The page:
How brilliantly the public sector was turned into public enemy number one, lazy and complacent, Eric Pickles said. So its pay and pensions could be cut with the public unaware of Office for National Statistics figures showing how public sector pay had lagged behind the private sector for a decade; a few overpaid public executives provide anecdotes of greed to disguise mere facts.

    When the chancellor heralds the generosity of an increase in child tax credits, few notice that their £30 extra a year, less than a loaf of bread a week, is wiped out by the £600 a year extra that low-paid working parents must pay in childcare.

    The public will approve, at first, YouGov expects. A bounce in the polls may be the first reaction to popular cuts in waste, welfare and the workshy. Ben Page of Ipsos Mori says the coalition is betting that 70% of voters will not be much affected, at first.

    If you are not low-paid, not dependent on housing benefit or reliant on social services to help care for your mother, and not on sick pay, you may not notice anything – at first. If you are not a sixth-former from a poor family losing the £30-a-week allowance to keep you in education, if you don’t use buses, whose subsidies are cut, and you don’t work in the public sector, losing 10% in frozen pay and pension contributions, then at first you may think the four horsemen of the apocalypse have passed you by.

    Most people will keep their jobs, enjoy low interest rates and wonder what the fuss about cuts was all about – at first. That is the coalition bet: people just won’t know or care about the struggling third of their fellow citizens who lose out right away. That’s what first-past-the-post electoral arithmetic does: think Guildford and Harlow, never mind useless votes piled up in places that will never vote anything but Labour.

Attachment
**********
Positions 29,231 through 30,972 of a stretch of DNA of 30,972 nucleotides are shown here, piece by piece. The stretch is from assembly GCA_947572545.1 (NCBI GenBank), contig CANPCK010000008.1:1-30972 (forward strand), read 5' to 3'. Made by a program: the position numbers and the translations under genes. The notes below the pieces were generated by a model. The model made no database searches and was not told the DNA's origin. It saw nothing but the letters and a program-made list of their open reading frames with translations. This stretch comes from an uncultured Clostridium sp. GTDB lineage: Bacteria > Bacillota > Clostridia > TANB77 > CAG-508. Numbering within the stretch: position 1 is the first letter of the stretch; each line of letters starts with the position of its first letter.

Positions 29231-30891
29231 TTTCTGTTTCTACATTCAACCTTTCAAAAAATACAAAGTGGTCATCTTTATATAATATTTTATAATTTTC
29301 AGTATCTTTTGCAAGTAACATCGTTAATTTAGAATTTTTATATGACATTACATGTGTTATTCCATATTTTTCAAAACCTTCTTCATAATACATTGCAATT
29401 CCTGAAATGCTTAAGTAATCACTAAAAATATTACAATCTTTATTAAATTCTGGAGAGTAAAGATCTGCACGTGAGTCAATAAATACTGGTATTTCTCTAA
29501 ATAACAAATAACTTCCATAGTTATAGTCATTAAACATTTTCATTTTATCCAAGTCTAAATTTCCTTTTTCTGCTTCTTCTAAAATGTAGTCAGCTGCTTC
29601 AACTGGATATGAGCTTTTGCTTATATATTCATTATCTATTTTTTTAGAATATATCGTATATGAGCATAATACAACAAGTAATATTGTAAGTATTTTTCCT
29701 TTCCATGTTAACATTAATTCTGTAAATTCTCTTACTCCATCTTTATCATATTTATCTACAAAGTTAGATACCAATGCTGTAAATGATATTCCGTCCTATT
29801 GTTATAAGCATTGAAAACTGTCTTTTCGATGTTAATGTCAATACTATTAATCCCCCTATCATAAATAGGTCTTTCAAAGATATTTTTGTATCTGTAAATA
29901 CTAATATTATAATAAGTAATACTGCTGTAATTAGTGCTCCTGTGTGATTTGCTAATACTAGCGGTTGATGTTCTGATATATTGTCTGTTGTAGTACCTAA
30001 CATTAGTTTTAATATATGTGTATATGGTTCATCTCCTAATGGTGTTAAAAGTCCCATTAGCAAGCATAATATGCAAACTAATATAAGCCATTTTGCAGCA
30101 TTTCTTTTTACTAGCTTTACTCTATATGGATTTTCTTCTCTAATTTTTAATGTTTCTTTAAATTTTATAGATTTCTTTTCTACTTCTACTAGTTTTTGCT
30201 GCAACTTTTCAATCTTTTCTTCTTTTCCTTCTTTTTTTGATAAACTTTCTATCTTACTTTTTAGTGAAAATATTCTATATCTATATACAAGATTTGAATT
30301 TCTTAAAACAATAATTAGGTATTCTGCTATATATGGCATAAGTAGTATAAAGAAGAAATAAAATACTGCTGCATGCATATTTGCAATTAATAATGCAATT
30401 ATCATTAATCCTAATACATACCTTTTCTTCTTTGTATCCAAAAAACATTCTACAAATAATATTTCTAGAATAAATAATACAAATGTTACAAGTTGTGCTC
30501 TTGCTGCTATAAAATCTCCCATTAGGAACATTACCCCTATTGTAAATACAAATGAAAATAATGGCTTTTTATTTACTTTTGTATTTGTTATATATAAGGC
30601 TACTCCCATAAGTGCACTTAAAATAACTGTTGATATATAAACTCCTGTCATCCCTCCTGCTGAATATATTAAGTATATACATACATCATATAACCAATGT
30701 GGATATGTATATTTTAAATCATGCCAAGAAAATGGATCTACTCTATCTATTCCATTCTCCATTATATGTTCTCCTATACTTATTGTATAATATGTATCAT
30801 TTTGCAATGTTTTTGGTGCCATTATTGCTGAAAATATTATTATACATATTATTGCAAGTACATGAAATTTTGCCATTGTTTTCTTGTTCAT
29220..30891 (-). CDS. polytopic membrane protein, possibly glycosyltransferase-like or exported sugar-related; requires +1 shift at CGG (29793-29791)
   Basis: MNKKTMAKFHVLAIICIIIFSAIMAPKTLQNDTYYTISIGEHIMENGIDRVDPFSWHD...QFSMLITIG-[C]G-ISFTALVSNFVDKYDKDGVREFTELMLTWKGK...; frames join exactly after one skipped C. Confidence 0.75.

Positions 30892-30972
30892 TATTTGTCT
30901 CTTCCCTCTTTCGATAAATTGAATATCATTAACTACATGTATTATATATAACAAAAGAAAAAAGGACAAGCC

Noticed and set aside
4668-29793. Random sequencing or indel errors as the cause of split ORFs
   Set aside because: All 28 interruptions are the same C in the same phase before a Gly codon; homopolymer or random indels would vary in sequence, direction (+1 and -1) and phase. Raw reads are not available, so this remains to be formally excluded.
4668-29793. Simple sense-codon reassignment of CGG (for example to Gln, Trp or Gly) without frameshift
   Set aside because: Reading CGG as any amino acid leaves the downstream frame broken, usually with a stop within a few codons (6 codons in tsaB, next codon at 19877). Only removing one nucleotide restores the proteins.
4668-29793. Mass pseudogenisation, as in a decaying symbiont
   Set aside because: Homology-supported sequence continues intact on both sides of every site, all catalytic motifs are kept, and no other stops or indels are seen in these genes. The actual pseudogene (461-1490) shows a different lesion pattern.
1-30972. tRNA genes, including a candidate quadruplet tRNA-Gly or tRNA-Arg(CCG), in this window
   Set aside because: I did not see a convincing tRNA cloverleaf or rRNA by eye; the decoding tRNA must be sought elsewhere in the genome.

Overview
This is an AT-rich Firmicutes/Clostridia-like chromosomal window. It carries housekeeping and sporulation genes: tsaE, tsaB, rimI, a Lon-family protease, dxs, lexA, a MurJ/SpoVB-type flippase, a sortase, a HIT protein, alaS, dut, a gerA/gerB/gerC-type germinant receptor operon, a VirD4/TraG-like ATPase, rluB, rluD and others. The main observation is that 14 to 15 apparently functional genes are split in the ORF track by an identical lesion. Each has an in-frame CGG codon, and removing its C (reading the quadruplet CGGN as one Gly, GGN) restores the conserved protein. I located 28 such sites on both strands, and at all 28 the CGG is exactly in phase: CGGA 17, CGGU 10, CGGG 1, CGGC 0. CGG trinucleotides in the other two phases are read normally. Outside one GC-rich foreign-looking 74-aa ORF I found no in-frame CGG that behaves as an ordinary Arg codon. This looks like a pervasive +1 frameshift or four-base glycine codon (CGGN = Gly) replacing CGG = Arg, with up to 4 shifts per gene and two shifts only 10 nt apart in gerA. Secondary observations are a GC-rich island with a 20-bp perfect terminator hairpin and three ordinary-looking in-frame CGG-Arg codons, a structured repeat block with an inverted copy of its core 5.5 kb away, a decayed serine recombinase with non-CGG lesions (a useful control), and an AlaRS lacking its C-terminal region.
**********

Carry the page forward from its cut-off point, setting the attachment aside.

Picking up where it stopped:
But will it last when reality bites by the middle of next year, when a million more are losing jobs? Newspaper anecdotes of a less favourable kind will show pensioners losing housing benefit evicted from their homes. Sick people queueing for admission on A&E trolleys will suddenly show that NHS ring-fencing was bogus, its inflation needs far higher than the tiny extra it was given. Try closing even one under-used library and hear the local protests, let alone leisure centres, school sports and youth clubs. Sure Start is not saved: without ringfenced funds, it will be left to local councils to wield the axe. Schools will cut teachers and teaching assistants, while a 10,000 cut in police will be blamed for any local crime. The stories of waste and welfare cheats will soon turn to horror tales of cuts. Will the comfortable 70% care then? You bet they will.

    The “big society” is now an empty aircraft carrier with no jump-jets. The voluntary sector is in no state to fill the void, with many charities near bankrupt. That £100m “transition” money Osborne gave will not even cover their redundancies and closures: transition to what, the National Council for Voluntary Organisations asks? A third of their funds – £13bn – come from government, mostly from local authorities.

    But localism triumphs, the Liberal Democrats boast. That is their proud contribution – devolving the axe to local authorities. Pickles has told councils all targets are gone, freedom is theirs at last! Freedom to take the blame, obliged to cut almost everything not cemented to the floor by law. KPMG said that some councils would go bust. Many companies and charities depending on councils will also collapse. Meanwhile, rejoice, for the bank bonus season is upon us soon.


    Crystal Balls

    October 21, 2010 at 8:54 am

  8. Bollocks


    October 21, 2010 at 9:41 am

  9. The Bullingdon boys want to finish what Thatcher began

    The savagery unveiled today by George Osborne doesn’t only amount to the deepest programme of public spending cuts since the 1920s. As the chancellor’s fog of spin started to clear, the scale of the political ambition behind them also became apparent. The Tory-led coalition is using the economic crisis not only to rein in the state, but to reorder society.